Proposed pay hike for tipped workers stirs debate


A bill moving through Congress could raise operating costs for local restaurateurs who would be required to nearly double their base pay for waitresses, bartenders and other tipped workers by the end of the decade.

Senate Bill 1737 would raise the federal minimum wage for tipped workers from $2.13 an hour to $5.93 by 2015 and $7.10 by 2019. In Ohio, the tipped minimum is already higher than the federal rate at $3.98 an hour, but the proposed increase would still amount to a 75 percent wage hike over time.

Under the law, tipped workers can be paid less than the regular hourly minimum — $7.95 in Ohio and $7.25 federally — as long as their employer makes up the difference. But while the minimum wage is reflected in every paycheck, tips can vary dramatically and make it difficult for tipped workers to keep up with the rising costs of basic necessities.

“Tips are unreliable,” said Emily Mendenhall, who manges Lily’s Bistro in Dayton’s Oregon District and previously worked as a server and bartender in Chicago and New Orleans. “There would be days that I would make only $8 in tips in a whole shift, plus my $2.13 paycheck. Inevitably, that would be the day that rent was due.”

Mendenhall, who worked in mostly upscale restaurants, acknowledges that average hourly wages for wait staff and bartenders are typically significantly above minimum wage. In fact, the median hourly wage nationally for tipped employees is $16 to $22 an hour, according to the U.S. Bureau of Labor Statistics.

The problem is the sporadic and often seasonal nature of the restaurant business, which means paychecks don’t always keep up with the average, Mendenhall said: “A lot of people in the service industry really do live hand-to-mouth, and having unreliable tips hurts sometimes, that’s for sure.”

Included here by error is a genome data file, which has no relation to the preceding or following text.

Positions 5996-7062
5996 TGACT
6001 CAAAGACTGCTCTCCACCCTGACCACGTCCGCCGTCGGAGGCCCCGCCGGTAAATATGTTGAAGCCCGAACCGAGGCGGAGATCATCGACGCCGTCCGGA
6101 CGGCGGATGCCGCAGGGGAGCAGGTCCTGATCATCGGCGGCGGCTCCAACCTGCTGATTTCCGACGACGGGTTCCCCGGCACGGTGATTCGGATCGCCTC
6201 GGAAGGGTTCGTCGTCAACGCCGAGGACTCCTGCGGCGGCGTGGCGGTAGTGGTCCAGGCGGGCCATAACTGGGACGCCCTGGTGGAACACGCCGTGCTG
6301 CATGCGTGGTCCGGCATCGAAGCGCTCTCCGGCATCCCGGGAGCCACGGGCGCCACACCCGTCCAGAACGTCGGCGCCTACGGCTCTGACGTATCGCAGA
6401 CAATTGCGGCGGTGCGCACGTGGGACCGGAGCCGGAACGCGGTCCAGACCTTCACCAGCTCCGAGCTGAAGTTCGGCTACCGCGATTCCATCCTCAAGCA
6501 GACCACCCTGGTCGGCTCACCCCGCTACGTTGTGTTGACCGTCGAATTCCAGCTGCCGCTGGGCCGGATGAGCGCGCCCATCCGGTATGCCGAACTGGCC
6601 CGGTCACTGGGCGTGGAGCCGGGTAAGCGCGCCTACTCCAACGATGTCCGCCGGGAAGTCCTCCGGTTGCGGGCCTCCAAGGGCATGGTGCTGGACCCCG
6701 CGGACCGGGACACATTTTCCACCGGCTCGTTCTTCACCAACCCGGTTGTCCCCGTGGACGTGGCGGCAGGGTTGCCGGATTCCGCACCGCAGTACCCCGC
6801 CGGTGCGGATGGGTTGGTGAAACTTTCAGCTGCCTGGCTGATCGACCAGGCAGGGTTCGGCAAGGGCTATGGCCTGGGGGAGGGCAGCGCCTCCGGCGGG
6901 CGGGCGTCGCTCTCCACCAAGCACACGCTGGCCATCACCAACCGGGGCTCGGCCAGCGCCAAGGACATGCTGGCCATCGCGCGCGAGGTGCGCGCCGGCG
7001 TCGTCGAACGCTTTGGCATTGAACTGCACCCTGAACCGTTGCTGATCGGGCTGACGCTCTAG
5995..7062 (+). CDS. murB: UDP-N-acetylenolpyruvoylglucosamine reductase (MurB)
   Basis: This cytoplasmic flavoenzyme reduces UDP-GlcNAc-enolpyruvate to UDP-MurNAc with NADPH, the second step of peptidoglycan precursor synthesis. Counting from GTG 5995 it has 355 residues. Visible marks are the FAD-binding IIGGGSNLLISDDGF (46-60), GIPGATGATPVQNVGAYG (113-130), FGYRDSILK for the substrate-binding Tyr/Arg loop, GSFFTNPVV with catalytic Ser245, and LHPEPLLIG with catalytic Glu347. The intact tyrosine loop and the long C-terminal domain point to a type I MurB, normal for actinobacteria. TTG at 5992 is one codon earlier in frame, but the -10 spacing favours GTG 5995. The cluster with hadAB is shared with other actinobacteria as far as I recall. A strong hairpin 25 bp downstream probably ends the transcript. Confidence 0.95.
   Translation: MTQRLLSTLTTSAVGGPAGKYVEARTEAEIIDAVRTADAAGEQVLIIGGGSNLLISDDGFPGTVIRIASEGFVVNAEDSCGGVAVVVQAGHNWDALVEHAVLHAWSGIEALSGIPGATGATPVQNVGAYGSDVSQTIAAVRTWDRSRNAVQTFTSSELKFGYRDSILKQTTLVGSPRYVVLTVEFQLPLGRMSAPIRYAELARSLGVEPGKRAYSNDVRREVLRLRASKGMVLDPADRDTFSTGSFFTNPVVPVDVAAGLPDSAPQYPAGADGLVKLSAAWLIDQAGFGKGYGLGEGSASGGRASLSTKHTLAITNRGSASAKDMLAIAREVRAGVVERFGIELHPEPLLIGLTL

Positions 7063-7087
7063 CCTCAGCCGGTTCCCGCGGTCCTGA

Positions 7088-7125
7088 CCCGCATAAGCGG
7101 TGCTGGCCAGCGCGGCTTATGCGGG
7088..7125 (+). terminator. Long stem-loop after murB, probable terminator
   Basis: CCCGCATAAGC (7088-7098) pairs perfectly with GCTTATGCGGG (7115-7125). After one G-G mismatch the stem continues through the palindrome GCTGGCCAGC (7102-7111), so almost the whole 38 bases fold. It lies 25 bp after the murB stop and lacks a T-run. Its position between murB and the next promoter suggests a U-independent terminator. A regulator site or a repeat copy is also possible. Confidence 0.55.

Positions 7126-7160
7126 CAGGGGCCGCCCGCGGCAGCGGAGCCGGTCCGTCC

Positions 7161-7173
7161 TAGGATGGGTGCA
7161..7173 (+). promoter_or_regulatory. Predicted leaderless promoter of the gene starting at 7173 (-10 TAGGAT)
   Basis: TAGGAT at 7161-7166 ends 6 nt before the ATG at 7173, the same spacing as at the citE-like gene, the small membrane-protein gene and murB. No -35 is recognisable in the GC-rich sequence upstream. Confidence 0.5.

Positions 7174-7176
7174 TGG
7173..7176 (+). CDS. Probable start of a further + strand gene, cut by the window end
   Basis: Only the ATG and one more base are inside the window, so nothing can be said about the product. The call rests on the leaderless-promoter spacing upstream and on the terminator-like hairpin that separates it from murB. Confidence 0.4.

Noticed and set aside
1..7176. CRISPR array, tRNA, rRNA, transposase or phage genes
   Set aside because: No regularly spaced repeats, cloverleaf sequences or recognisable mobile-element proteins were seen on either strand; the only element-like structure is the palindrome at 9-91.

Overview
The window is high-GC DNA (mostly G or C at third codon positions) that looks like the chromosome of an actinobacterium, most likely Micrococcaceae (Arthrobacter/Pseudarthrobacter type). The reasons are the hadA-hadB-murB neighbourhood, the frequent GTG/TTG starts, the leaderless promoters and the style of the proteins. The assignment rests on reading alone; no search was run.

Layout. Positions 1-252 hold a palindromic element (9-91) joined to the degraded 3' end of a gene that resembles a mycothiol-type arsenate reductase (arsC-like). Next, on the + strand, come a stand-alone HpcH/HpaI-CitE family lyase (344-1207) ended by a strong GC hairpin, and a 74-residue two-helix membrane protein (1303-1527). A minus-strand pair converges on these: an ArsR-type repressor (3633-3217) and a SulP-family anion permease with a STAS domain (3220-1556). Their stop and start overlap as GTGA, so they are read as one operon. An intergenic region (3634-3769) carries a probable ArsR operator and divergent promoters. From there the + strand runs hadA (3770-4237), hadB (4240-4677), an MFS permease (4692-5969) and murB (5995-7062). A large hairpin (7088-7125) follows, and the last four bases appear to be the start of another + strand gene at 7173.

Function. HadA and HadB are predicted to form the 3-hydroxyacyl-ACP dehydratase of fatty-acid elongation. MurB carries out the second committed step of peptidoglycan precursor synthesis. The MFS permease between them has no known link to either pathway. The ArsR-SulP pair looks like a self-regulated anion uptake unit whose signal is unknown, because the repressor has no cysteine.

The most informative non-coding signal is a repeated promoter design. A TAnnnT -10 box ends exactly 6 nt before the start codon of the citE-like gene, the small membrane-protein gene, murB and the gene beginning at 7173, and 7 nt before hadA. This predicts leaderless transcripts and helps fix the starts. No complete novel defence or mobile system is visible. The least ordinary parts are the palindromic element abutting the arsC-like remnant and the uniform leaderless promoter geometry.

Women with backgrounds similar to Mendenhall’s are likely to suffer most, according to a recent report from the White House.

Women account for 72 percent of all workers in predominantly tipped occupations, and wages for those workers are nearly 40 percent lower than overall average hourly wages, according to the report. Meanwhile, tipped workers are twice as likely as other workers to experience poverty — and servers are almost three times as likely to be in poverty.

While Mendenhall remains a staunch supporter of an increase in the tipped minimum, her new management role has given her greater insight into the financial concerns of business operators who employ tipped workers.

“There’s a formula that goes into everything,” Mehdenhall said. “There’s a cost of goods, there’s a cost of labor, there’s paying your rent and utilities. And then there’s a slim little area there that’s profit. Increasing base pay over time would give some reliability and stability to a job that is frequently unreliable and unstable, but we would have to pass on some of the labor cost; that would be part of it.”

Restaurant owners in Ohio would face a smaller wage hike than restaurants in states adhering to the federal rate, which hasn’t changed in more than 20 years.

But even a small increase would make a big difference in operating costs, according to Dan Young, owner of Young’s Jersey Dairy in Yellow Springs.

“A busy restaurant will typically generate about 20,000 server hours a year,” Young said. “A $2 an hour increase would be $40,000. You have to try to squeeze those costs out somewhere.”